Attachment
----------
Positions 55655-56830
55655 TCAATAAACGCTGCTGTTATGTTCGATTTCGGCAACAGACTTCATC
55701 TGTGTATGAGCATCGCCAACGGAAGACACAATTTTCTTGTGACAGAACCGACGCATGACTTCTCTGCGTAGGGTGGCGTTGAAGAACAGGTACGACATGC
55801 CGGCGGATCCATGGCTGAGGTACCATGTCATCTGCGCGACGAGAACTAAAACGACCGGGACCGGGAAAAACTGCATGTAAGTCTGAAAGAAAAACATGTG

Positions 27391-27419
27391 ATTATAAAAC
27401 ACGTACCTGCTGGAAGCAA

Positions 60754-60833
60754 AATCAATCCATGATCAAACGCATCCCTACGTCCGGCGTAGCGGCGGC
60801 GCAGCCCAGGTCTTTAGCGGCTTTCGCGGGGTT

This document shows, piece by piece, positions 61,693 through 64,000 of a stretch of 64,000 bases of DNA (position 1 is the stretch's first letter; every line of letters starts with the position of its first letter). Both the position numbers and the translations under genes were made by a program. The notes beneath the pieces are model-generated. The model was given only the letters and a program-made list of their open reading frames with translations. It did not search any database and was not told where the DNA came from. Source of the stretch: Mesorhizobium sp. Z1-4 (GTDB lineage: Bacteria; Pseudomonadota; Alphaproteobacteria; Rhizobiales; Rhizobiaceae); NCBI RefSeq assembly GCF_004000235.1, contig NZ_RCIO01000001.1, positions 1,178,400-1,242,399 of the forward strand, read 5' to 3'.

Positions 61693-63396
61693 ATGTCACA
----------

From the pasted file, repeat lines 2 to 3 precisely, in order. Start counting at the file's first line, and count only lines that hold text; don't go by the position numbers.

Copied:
55655 TCAATAAACGCTGCTGTTATGTTCGATTTCGGCAACAGACTTCATC
55701 TGTGTATGAGCATCGCCAACGGAAGACACAATTTTCTTGTGACAGAACCGACGCATGACTTCTCTGCGTAGGGTGGCGTTGAAGAACAGGTACGACATGC